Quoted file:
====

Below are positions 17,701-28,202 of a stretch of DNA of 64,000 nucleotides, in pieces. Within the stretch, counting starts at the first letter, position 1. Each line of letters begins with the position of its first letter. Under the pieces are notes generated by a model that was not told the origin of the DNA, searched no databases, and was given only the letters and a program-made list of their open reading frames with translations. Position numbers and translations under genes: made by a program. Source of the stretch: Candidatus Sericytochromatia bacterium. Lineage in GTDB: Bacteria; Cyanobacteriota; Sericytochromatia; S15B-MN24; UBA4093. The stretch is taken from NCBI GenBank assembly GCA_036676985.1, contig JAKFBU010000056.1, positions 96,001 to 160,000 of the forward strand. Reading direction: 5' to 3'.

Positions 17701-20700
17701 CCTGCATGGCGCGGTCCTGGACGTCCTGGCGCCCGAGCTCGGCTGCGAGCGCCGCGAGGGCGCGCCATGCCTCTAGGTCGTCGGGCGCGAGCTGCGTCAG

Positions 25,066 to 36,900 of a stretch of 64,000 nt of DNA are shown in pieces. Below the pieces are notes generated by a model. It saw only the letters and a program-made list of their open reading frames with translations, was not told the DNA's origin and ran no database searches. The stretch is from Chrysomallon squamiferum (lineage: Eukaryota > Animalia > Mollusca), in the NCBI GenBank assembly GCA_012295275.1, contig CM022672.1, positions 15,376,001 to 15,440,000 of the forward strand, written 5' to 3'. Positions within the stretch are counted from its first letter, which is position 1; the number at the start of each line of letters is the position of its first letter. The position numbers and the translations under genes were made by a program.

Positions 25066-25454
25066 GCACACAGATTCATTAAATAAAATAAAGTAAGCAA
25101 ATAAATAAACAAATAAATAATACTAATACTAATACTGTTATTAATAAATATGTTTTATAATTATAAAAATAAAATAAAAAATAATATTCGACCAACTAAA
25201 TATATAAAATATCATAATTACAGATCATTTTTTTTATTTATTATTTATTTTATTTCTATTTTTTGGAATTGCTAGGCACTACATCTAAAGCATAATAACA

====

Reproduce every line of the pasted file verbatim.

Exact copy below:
Below are positions 17,701-28,202 of a stretch of DNA of 64,000 nucleotides, in pieces. Within the stretch, counting starts at the first letter, position 1. Each line of letters begins with the position of its first letter. Under the pieces are notes generated by a model that was not told the origin of the DNA, searched no databases, and was given only the letters and a program-made list of their open reading frames with translations. Position numbers and translations under genes: made by a program. Source of the stretch: Candidatus Sericytochromatia bacterium. Lineage in GTDB: Bacteria; Cyanobacteriota; Sericytochromatia; S15B-MN24; UBA4093. The stretch is taken from NCBI GenBank assembly GCA_036676985.1, contig JAKFBU010000056.1, positions 96,001 to 160,000 of the forward strand. Reading direction: 5' to 3'.

Positions 17701-20700
17701 CCTGCATGGCGCGGTCCTGGACGTCCTGGCGCCCGAGCTCGGCTGCGAGCGCCGCGAGGGCGCGCCATGCCTCTAGGTCGTCGGGCGCGAGCTGCGTCAG

Positions 25,066 to 36,900 of a stretch of 64,000 nt of DNA are shown in pieces. Below the pieces are notes generated by a model. It saw only the letters and a program-made list of their open reading frames with translations, was not told the DNA's origin and ran no database searches. The stretch is from Chrysomallon squamiferum (lineage: Eukaryota > Animalia > Mollusca), in the NCBI GenBank assembly GCA_012295275.1, contig CM022672.1, positions 15,376,001 to 15,440,000 of the forward strand, written 5' to 3'. Positions within the stretch are counted from its first letter, which is position 1; the number at the start of each line of letters is the position of its first letter. The position numbers and the translations under genes were made by a program.

Positions 25066-25454
25066 GCACACAGATTCATTAAATAAAATAAAGTAAGCAA
25101 ATAAATAAACAAATAAATAATACTAATACTAATACTGTTATTAATAAATATGTTTTATAATTATAAAAATAAAATAAAAAATAATATTCGACCAACTAAA
25201 TATATAAAATATCATAATTACAGATCATTTTTTTTATTTATTATTTATTTTATTTCTATTTTTTGGAATTGCTAGGCACTACATCTAAAGCATAATAACA